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"Brooklyn Project," William Tenn’s outstanding political satire, highlights the folly of disregarding civil liberties for the sake of security.
While influencing his own works of literature as well as that of other writers, Encounter at Dawn by Arthur C. Clarke stirred many questions about the past and future of humanity.
highlights from last month en espanol.
Which is better, Robert Kirkman’s classic comic book series The Walking Dead from Image Comics or Robert Kirkman’s hit television series The Walking Dead on AMC?
The Big Shutdown by John M. Whalen is a fun read that will remind readers just why pulp fiction, westerns, and ray guns belong together.
The Reluctant Orchid by Arthur C. Clarke is one of those distinct literary gems that proves good writing can be just as influential as it is inspirational.
Tanya tells it like it is - in spanish!
The third and final part of a series in which Scide Splitters examines humorous stories eligible for the 1941 Retro Hugos Awards.
Thunderbird by Jack McDevitt is a delightful new book from Ace Books indicative of the award winning author’s unique ability to put realistic characters in fantastic settings.
Tanya reviews our past month and finds it interesting.
Conventions, radio shows, new releases, books & more
"Collecting" online precludes the need for shelves
In advance of the SyFy mini-series of Arthur C. Clarke's classic "Childhood's End," Steve reviews the actual book and finds it worth a read!
The second of a three part series in which Scide Splitters examines humorous stories eligible for the 1941 Retro Hugos Awards.
Tanya rounds up October for us
This week, Steve travels back to Ancient Egypt with Boris Karloff as "The Mummy." No CGI, but scarier than Brendan Fraser's "Mummy"!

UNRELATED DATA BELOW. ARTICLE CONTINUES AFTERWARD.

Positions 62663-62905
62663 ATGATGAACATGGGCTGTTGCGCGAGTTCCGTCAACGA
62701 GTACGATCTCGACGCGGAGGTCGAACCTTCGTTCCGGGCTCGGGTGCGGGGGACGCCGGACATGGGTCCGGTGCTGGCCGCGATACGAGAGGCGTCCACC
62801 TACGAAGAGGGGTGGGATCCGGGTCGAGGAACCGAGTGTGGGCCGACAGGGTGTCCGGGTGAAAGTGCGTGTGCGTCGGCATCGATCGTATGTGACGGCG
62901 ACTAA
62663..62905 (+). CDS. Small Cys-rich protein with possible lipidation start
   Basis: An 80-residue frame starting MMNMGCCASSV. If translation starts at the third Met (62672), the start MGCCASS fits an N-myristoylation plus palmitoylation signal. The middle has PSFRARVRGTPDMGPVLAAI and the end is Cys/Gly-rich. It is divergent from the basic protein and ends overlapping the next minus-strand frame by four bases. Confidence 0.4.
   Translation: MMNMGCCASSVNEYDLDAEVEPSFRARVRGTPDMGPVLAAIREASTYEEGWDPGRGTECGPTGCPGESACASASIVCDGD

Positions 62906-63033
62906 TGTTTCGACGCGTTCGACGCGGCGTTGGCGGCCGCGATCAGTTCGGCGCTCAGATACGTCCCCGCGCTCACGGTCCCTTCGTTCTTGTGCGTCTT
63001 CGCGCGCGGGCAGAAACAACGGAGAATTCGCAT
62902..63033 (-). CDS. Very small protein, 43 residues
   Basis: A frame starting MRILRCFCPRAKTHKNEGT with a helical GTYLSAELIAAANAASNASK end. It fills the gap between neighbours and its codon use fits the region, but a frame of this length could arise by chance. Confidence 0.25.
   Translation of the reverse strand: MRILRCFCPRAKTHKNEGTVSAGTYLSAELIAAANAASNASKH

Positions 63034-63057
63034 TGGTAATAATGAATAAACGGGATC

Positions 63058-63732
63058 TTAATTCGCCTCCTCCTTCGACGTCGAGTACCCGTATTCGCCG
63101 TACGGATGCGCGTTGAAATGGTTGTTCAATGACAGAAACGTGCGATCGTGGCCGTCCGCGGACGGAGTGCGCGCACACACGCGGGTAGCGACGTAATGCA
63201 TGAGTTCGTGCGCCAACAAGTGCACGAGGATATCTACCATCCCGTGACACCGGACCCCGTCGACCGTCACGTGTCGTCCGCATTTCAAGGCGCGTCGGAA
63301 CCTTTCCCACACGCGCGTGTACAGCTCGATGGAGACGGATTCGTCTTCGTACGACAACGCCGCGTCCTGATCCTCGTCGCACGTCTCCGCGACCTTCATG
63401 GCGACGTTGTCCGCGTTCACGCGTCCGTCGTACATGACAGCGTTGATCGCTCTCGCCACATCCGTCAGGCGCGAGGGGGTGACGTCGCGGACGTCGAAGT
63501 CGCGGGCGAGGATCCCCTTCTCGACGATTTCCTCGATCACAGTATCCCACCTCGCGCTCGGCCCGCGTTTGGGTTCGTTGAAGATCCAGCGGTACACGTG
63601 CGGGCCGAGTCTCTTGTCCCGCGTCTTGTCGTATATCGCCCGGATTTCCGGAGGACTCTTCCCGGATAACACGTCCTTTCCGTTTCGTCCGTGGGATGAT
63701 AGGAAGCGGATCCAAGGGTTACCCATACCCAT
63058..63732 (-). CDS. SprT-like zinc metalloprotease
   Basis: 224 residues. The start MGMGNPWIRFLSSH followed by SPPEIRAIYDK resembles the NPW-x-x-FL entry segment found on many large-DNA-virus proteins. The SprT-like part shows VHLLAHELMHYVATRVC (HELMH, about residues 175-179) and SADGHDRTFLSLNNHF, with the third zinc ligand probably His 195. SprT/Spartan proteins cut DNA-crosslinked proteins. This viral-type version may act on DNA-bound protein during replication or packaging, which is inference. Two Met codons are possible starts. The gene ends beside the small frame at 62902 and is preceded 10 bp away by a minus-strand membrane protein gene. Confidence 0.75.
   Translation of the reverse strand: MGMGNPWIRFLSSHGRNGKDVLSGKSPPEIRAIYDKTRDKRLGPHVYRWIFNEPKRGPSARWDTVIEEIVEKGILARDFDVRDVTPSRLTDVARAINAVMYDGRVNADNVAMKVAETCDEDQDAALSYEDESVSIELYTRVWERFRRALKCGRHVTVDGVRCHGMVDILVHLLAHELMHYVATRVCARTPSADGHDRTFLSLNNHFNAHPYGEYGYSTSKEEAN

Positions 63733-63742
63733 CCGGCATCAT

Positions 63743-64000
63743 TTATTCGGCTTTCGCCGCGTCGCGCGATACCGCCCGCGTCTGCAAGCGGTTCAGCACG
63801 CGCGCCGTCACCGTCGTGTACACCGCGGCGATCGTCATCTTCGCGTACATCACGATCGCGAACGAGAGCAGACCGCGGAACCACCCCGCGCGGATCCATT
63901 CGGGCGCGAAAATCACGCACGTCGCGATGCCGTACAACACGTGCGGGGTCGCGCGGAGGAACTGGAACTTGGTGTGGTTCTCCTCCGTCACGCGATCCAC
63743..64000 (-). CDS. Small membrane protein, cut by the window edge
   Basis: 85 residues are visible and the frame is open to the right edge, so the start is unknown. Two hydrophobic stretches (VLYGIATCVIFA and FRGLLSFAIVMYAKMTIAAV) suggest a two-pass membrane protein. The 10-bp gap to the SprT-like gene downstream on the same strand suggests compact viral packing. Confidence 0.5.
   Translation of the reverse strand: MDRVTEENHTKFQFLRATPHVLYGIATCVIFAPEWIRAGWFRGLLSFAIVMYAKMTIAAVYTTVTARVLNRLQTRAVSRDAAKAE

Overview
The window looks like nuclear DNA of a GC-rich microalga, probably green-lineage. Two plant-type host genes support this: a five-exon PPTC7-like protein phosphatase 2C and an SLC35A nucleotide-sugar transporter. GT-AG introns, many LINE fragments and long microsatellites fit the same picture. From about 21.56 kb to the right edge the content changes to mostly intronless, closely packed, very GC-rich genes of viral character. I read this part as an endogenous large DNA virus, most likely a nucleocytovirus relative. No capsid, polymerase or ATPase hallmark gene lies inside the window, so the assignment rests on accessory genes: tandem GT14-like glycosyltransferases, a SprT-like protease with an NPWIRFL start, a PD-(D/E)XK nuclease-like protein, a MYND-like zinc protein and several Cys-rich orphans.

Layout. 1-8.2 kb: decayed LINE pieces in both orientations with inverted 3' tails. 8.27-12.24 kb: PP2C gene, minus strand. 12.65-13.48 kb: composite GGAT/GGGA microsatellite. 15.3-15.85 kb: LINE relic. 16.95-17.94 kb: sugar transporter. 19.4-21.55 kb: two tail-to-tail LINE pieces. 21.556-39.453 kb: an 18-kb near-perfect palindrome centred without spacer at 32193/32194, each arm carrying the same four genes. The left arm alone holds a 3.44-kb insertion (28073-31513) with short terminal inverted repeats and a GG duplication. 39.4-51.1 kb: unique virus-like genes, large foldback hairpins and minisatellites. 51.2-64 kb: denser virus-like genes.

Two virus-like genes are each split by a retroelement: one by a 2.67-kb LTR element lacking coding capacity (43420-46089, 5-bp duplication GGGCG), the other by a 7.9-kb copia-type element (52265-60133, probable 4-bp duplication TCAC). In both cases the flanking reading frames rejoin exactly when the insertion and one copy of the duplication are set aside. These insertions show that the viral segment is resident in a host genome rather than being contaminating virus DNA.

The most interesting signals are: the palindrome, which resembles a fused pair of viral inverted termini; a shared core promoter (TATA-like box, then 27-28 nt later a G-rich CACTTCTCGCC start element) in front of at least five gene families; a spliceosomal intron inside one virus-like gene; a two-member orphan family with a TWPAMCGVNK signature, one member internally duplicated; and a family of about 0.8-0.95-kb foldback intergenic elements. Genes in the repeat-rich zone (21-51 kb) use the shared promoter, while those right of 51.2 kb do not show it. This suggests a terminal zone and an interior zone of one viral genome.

The first of a three part series in which Scide Splitters examines humorous stories eligible for the 1941 Retro Hugos Awards.
For Halloween, Steve looks at one of the oldest, and perhaps the best-known "monster movie" of them all, James Whale's "Frankenstein," starring Boris Karloff.
Readers get to decide for themselves who The Forgotten Enemy really is in this Arthur C. Clarke short story about global disaster and the consequences it has on the survivability of man.
Penumbra is looking for submissions: Axxon is looking for Columbian authors, plus - new releases, new films and new events!
A roundup of the month's best for Spanish readers.
It’s all very Spielbergian; in fact in many places Pan reminds strongly of Hook, Spielberg’s own chaotic visit to Neverland
Jamie Todd Rubin takes a side trip during his Vacation in the Golden Age
1940's novels were few, but there are quite a number of stand-out works.
The fanzines of 1940
All of our 1941 Retro Hugo Award posts are indexed on one page for easy access. In 1940 there was NO television. Note. This doesn't...
Exploring the roots of H.P. Lovecraft's Cthulhu mythos.
The feature length films of 1940 hold quite a few suprises.
Once a popular series in F&SF during the early 50s, Homer Nearing’s delightfully whimsical C. P. Ransom stories have since been almost completely forgotten.
Things that Grandpa Bob taught me.